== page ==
The Future of Manufacturing Supply Chains

Posted by Andrea Rodney on Jan 14, 2021 1:04:52 PM

The Future Of Manufacturing Supply Chains

In a post-COVID-19 world, the nature of global manufacturing supply chains will have to change substantially to be sustainable. Growing concerns about the environment, the role of the national economy in day-to-day life, and national unemployment also mean that businesses are beginning to shift their priorities when it comes to how they want to manage their production.

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While outsourcing and 'cheapest bidder' options have dominated the previous few decades of low to mid-tech UK manufacturing, support is growing for a new, potentially better, and cheaper way of doing things - 'reshoring'.

What Is Reshoring?

Reshoring is the act of bringing back manufacturing, processing, and distribution to the country in which the finished items are going to be marketed and sold. Reshoring can take the form of expanding businesses by hiring more employees, starting new ones, or selecting local suppliers over distant ones to stimulate demand and productivity.

Reshoring has become more common as countries have globalised relative to the 1980s and 90s (the heyday of offshoring, the inverse of reshoring) and become more homogenous. It also tends to be implemented more in times of crisis and low investor confidence - the 2008 'great recession' saw a wave of Western companies returning their factories to their homelands.

Commonplace Products, Local Suppliers And Makers

Why is reshoring the future for UK manufacturing? As a global, inescapable threat to human wellbeing, COVID-19 has raised labour and transport costs, exposed the vulnerability of long-haul supply chains and inflexible, fixed 'Just In Time' (JIT) delivery to sudden shocks, and made moving cargo between nations more difficult. Acute short-term shortages and overstocking have also highlighted the need for fast, local controllability of non-perishable goods.

There is also the economic impact to consider - with the UK facing recession, companies who rely on manufacturing for sales and services will have less money to spend on speculative ventures, contracts, and optimising procurement costs. Consumers will also prioritise vital spending in the years to come - meaning that a source of discounts and savings must be found by public-facing businesses and suppliers wanting to stay solvent.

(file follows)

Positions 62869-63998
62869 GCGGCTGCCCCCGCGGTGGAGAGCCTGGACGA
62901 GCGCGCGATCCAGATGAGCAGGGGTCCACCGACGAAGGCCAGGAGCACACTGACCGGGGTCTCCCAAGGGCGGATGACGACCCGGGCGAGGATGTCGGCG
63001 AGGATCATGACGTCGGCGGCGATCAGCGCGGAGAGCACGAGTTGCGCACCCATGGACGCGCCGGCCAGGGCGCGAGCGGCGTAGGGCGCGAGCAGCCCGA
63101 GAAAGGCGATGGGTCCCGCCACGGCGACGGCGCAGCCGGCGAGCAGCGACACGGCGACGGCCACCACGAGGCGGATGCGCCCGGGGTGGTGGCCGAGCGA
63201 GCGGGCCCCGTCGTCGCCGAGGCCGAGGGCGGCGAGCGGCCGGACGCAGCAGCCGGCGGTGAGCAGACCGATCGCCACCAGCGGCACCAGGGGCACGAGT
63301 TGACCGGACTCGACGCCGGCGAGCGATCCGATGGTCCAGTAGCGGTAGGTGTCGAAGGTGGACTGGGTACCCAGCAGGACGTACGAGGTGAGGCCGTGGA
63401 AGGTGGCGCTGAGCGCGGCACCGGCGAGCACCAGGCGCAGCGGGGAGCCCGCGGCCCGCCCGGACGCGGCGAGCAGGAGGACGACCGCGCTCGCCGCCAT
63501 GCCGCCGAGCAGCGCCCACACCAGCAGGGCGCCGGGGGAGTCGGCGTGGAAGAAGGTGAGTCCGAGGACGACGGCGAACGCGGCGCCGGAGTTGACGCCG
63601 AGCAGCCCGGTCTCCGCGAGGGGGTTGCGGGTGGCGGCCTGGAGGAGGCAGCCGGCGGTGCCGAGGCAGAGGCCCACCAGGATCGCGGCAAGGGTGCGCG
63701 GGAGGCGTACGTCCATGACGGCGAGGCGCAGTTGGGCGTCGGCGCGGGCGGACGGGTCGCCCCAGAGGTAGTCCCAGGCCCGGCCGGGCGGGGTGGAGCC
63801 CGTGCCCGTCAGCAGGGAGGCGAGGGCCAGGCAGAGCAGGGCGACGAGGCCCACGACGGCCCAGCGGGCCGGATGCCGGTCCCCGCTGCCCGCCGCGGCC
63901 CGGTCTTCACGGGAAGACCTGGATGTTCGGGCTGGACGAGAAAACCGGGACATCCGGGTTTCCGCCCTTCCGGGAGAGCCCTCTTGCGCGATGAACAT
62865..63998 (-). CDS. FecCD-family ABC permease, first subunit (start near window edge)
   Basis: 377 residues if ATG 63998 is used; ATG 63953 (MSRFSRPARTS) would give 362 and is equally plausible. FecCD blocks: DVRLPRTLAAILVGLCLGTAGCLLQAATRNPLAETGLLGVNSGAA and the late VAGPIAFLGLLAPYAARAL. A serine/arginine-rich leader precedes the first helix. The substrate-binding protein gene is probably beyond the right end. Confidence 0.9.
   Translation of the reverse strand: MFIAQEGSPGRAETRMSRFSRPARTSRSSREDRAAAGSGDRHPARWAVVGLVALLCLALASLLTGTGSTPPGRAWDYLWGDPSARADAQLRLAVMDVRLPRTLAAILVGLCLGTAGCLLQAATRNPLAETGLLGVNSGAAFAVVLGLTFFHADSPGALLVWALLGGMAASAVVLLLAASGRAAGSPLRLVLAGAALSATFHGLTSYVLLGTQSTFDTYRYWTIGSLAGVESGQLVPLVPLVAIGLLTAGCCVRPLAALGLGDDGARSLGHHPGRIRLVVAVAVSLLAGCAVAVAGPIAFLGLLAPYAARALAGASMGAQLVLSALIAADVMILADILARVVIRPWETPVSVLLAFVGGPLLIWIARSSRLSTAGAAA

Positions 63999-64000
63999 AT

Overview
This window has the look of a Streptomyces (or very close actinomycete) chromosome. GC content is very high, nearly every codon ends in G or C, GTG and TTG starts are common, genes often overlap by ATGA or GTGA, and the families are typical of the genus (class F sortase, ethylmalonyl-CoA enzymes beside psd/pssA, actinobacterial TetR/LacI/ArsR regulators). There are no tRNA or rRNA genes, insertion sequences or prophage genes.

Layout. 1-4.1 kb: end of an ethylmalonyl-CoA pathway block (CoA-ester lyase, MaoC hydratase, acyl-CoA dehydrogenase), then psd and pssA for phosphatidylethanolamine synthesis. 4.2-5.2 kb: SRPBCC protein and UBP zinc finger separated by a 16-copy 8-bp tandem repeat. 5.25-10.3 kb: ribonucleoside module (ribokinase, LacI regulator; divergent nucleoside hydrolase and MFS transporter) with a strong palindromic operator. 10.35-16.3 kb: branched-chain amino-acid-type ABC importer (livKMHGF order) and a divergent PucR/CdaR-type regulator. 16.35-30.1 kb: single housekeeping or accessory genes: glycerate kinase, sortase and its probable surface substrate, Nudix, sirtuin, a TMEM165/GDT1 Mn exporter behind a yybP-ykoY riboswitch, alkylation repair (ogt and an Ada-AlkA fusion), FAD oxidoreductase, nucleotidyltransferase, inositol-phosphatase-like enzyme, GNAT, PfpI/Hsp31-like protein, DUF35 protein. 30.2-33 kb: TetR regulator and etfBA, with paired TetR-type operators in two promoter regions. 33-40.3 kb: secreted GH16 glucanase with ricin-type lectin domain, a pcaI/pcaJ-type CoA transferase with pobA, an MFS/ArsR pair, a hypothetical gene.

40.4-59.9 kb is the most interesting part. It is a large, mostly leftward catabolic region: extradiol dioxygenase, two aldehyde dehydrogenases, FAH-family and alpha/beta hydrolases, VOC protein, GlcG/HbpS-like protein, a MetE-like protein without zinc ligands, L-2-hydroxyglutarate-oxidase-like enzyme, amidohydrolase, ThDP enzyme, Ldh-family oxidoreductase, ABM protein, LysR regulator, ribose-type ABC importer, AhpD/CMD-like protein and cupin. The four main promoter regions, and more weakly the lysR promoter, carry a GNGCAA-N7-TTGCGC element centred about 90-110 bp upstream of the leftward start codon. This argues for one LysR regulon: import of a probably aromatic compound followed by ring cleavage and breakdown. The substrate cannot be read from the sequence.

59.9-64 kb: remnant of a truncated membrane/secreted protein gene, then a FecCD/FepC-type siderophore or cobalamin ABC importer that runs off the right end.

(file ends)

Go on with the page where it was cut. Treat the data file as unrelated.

Reshoring and localising helps to reduce costs, unknowns, and risks alike by adding predictability, shorter transportation distances between steps and shops, and easy expandability to a manufacturing line. The lack of third-party barriers created by local networking and in-house, direct manufacture (over many sites), and expertise networking can also help to save even more money.

It's also easier to add centralised data tracking and command and control features to a one-country production line. The manufacturing process is simply much more transparent. Together, all of these quality-assured, optimised steps will give manufacturers, retailers, and consumers the confidence they need to trust British-made products once again.

Local Solutions For UK Clients From The Specialists At Hone-All

Do you need to add expert precision machining services such as deep hole boring, honing, or drilling to your UK-based metalwork supply chain? Hone-All specialises in supplying precision machined components up to 3 metres long to a wide range of industries and clients working in Defence, Aerospace, Hydraulics, and Fuel Extraction to name but a few. While we're more than willing to work with British businesses left adrift by COVID-19, we can also ship and supply our products worldwide. Call or e-mail us today to learn more and get a direct, personalised quote for your custom requirements.

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Topics: covid19

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